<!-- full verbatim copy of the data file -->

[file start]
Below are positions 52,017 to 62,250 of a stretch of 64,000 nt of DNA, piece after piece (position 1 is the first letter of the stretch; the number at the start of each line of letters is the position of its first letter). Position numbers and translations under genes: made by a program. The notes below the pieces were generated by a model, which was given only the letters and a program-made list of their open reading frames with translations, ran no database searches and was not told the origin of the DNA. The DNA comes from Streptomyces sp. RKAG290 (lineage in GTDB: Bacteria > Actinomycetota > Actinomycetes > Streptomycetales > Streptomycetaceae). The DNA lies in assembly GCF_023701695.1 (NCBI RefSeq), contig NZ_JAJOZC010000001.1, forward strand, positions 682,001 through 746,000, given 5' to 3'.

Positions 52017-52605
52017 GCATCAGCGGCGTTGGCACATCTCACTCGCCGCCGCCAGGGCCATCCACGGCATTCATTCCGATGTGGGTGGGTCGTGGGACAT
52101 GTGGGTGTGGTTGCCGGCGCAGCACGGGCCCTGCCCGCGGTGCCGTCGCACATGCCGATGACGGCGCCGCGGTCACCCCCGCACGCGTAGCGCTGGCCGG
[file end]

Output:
Below are positions 52,017 to 62,250 of a stretch of 64,000 nt of DNA, piece after piece (position 1 is the first letter of the stretch; the number at the start of each line of letters is the position of its first letter). Position numbers and translations under genes: made by a program. The notes below the pieces were generated by a model, which was given only the letters and a program-made list of their open reading frames with translations, ran no database searches and was not told the origin of the DNA. The DNA comes from Streptomyces sp. RKAG290 (lineage in GTDB: Bacteria > Actinomycetota > Actinomycetes > Streptomycetales > Streptomycetaceae). The DNA lies in assembly GCF_023701695.1 (NCBI RefSeq), contig NZ_JAJOZC010000001.1, forward strand, positions 682,001 through 746,000, given 5' to 3'.

Positions 52017-52605
52017 GCATCAGCGGCGTTGGCACATCTCACTCGCCGCCGCCAGGGCCATCCACGGCATTCATTCCGATGTGGGTGGGTCGTGGGACAT
52101 GTGGGTGTGGTTGCCGGCGCAGCACGGGCCCTGCCCGCGGTGCCGTCGCACATGCCGATGACGGCGCCGCGGTCACCCCCGCACGCGTAGCGCTGGCCGG